And let me surprise you with another neuro-marketing bomb-news (yes, you got it by now, I’m a big fan):
Did you know that
The more choice we have, the less money we spend ?
Think about the last time you searched for an item online, and you found one hundred, each with a long list of features to be evaluated. What did you do? I bet you left the window open on the laptop's screen in order to compare the items in a future moment, but you moved to another easier action or ... an easier purchase, where the process of choosing lasted less. Am I right?
Yes, it's a paradox, but if you think about it you will see it's true: too many offers on the market reduce the probability of completing purchases.
Today, It’s a buyer’s market, we get to decide.
And many of us can and will wait the lower price (that our brain translates by now with the “right” price).
And let’s admit it, what's the rush?? Expressing a social status? By being the first ones to wear the newest articles on the market?
Well, there is a continuously lower percentage of people that do that in the present society - demonstrating to be more responsible and with sustainable habits has become cooler than displaying “fresh of paint” luxury logos.
Less is more becomes a dictate also in terms of buying clothes: on one hand, less items and more quality; on the other hand less paying for more satisfaction.
But attention, Less doesn't mean None ! The "pioneer" buyer will always exist and the others may thank them: for promoting the new collections or just for giving the economy a spin (as they also fully afford it).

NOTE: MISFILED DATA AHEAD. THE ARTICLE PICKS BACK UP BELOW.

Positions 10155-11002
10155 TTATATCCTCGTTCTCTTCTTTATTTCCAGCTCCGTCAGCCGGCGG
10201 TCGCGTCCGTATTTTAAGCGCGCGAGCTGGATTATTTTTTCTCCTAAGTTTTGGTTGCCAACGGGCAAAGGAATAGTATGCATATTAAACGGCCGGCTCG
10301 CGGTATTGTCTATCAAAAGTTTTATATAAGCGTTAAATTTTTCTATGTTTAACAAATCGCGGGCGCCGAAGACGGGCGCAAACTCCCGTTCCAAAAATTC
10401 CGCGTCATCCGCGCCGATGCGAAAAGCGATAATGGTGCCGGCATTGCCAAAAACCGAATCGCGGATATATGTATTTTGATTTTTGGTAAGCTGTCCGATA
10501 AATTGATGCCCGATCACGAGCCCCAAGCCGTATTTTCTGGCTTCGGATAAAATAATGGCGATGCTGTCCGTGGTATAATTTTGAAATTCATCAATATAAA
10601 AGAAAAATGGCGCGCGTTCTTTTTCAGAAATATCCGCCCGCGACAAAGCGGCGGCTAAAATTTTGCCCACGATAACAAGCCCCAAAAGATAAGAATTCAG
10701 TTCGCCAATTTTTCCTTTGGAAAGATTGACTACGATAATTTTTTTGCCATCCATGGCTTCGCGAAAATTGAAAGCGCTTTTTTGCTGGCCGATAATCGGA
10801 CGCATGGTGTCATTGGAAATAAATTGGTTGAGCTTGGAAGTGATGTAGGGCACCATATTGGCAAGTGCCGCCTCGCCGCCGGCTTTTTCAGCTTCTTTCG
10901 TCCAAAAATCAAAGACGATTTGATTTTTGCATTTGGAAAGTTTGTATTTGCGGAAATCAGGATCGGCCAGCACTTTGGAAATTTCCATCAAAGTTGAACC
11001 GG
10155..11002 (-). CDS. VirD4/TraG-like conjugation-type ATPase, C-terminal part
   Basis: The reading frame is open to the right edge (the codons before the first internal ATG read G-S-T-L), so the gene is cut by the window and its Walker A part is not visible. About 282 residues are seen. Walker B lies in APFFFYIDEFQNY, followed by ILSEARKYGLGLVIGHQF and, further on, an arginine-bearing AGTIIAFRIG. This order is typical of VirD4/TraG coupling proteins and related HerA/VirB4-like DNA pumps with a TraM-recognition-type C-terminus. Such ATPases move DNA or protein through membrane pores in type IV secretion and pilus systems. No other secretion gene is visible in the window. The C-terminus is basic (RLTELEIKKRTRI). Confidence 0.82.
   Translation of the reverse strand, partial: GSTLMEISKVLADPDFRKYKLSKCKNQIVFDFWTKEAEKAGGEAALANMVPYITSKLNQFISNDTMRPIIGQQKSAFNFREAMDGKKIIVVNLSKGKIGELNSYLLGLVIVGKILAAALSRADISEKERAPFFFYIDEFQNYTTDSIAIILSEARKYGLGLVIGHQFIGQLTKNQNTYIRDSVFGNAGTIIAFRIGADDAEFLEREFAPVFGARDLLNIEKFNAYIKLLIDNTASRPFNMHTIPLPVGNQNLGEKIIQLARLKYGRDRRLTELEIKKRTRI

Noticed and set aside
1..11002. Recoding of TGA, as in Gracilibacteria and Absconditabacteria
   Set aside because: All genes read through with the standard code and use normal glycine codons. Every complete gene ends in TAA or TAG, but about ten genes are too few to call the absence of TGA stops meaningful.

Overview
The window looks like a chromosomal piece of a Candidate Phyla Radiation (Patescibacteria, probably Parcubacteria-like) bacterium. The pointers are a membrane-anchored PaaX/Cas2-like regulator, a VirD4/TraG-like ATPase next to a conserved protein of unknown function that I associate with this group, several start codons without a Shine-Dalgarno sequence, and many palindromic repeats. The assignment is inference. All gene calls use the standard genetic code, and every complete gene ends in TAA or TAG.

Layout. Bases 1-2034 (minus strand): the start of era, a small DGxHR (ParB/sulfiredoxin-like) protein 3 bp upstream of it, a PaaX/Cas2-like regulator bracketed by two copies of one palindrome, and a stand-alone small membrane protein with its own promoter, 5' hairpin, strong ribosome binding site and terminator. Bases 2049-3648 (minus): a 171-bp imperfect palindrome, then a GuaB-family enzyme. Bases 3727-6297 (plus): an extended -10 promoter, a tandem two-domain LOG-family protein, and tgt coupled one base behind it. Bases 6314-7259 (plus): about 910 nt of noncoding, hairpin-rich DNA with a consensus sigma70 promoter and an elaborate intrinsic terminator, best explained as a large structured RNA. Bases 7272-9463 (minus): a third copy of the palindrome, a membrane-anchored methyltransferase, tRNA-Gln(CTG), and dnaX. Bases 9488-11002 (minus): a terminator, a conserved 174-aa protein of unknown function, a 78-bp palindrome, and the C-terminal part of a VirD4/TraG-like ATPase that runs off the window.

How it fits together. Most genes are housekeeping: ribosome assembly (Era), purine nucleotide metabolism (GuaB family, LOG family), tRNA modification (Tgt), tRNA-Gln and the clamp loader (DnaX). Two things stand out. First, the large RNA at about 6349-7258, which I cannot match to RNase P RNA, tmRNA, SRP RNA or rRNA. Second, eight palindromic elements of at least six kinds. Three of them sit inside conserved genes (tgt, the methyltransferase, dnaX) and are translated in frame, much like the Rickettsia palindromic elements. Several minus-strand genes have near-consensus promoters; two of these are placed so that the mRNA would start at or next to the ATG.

I leave it up to you. This is not an ode to sale and the objective is not to indicate you a certain behavior. It’s an invitation to introspection - which type of buyer are you and for which are your reasons? are you a Sales Addicted or an Early Adopter?
(you can answer in the comments if you wish).
And no matter what your conclusion will be (SA or EA), as an Image Consultant, I can advice you to:
practice intelligent shopping - yes, you can search for bargains (SA) or the thrill of the newest-new (EA), but with a list of items in your pocket, written after a wardrobe analysis, when you’ve decided what you need in order to make it more efficient and style-upgraded;
maintain vigilance on the quality matter - it’s not the amount of the markdown (SA) or the name of the brand (EA) that is important, but the quality/price ratio;
remember the rule “1 in, 1 out” - a balanced and efficient wardrobe is when for every item that enters, one goes out;
avoid “impulsive acquisitions” - allow yourself to think twice, even when the discount is so vertiginous (SA) or the news is so sensational (EA) that generates butterflies in your stomach :-)
never make compromises on size - it’s more important that the clothes fit you properly than its intrinsic beauty - don’t risk your overall image for the sake of the bargain (SA) or of the brand’s image (EA).
This being said,
I wish you Vertiginous Sales (SA) or Sensational New Collections to Buy (EA) , my dear Smart Ladies !